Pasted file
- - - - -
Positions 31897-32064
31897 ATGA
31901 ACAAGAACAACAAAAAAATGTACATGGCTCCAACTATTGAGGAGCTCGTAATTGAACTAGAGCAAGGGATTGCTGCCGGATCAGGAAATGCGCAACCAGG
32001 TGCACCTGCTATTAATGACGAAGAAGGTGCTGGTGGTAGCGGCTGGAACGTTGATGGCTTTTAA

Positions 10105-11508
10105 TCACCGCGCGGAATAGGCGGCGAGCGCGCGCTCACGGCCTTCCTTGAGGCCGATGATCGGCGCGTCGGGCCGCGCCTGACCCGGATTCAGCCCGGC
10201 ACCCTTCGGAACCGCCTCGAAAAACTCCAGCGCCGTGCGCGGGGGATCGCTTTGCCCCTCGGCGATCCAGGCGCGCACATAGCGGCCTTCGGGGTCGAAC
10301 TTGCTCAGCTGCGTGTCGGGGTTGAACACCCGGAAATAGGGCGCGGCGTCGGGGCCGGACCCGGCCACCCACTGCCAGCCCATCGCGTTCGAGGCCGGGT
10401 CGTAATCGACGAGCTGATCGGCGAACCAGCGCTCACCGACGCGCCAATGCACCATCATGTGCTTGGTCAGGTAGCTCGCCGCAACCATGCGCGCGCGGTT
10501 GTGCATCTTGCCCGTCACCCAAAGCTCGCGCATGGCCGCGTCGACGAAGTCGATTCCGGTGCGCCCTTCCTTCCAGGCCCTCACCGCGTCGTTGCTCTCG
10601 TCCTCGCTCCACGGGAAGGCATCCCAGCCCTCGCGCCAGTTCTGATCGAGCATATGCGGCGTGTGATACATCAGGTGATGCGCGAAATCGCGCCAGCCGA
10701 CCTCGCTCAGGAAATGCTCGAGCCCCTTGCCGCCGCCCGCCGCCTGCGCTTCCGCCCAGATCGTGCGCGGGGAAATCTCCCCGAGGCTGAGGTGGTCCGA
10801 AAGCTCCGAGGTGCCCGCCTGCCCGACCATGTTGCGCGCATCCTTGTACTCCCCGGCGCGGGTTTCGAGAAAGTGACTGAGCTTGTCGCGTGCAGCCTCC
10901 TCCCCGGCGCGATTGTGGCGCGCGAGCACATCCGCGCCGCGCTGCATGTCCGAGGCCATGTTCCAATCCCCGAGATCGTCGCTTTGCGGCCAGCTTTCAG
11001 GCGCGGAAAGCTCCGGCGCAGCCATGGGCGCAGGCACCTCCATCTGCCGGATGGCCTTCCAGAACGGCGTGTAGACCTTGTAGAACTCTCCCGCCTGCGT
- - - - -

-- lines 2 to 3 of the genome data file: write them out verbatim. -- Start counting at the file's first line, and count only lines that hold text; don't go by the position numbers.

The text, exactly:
31897 ATGA
31901 ACAAGAACAACAAAAAAATGTACATGGCTCCAACTATTGAGGAGCTCGTAATTGAACTAGAGCAAGGGATTGCTGCCGGATCAGGAAATGCGCAACCAGG